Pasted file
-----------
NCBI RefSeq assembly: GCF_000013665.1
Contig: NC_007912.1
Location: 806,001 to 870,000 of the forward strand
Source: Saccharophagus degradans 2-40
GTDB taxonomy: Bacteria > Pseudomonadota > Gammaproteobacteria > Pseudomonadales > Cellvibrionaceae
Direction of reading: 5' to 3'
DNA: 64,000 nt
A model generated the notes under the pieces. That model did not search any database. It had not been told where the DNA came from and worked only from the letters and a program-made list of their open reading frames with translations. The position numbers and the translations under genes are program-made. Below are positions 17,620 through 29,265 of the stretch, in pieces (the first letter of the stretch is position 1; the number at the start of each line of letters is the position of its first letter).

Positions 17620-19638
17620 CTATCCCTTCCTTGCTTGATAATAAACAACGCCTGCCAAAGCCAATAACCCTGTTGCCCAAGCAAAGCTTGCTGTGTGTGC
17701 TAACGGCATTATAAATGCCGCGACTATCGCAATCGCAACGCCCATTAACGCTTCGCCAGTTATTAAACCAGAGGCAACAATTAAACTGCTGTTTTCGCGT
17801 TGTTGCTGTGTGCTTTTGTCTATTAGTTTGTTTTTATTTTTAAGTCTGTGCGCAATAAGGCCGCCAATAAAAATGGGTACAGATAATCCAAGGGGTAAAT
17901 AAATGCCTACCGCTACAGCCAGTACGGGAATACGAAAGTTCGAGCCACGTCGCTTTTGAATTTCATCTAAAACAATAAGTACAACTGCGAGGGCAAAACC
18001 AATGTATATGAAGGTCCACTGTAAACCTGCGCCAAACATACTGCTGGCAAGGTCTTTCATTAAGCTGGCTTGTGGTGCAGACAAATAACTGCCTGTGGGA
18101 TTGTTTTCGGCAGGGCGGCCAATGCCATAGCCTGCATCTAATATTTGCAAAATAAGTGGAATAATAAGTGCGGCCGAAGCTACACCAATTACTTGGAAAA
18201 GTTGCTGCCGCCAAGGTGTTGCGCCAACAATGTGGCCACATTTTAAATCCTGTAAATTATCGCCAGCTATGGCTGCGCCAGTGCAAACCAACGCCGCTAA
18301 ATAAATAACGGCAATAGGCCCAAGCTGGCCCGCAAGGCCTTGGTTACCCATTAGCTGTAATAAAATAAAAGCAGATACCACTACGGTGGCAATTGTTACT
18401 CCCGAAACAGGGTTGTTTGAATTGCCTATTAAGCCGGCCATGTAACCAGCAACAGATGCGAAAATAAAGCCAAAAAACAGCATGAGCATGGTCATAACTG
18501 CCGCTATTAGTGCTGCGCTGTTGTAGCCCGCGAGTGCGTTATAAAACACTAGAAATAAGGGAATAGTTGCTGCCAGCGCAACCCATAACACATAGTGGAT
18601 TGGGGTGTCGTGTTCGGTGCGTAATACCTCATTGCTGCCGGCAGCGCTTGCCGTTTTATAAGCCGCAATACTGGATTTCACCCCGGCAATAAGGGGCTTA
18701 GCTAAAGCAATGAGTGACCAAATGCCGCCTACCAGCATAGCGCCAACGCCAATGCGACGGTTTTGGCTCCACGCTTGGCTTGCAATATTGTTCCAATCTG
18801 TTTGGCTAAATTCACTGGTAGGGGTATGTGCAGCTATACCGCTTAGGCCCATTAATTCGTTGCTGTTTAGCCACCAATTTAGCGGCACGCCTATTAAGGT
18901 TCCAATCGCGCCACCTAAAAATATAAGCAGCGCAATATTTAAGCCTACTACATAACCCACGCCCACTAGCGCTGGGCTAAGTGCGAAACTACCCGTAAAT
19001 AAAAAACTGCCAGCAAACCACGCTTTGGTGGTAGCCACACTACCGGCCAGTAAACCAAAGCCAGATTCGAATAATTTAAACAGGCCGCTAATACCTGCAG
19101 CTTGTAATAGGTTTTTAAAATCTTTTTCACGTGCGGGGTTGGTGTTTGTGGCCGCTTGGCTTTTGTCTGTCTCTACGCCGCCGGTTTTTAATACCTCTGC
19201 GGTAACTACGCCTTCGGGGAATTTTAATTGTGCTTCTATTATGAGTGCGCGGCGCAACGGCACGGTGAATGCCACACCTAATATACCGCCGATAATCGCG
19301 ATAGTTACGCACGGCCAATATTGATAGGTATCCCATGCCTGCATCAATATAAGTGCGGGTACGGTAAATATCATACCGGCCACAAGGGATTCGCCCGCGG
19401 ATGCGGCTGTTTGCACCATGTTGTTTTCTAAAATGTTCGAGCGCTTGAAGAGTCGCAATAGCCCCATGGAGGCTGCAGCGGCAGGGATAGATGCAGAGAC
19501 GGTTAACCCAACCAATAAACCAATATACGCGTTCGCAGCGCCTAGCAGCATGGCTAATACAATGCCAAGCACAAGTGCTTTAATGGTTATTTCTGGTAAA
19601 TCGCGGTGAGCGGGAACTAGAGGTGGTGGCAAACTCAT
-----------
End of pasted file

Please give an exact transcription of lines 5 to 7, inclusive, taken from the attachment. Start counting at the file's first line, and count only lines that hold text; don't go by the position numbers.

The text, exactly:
GTDB taxonomy: Bacteria > Pseudomonadota > Gammaproteobacteria > Pseudomonadales > Cellvibrionaceae
Direction of reading: 5' to 3'
DNA: 64,000 nt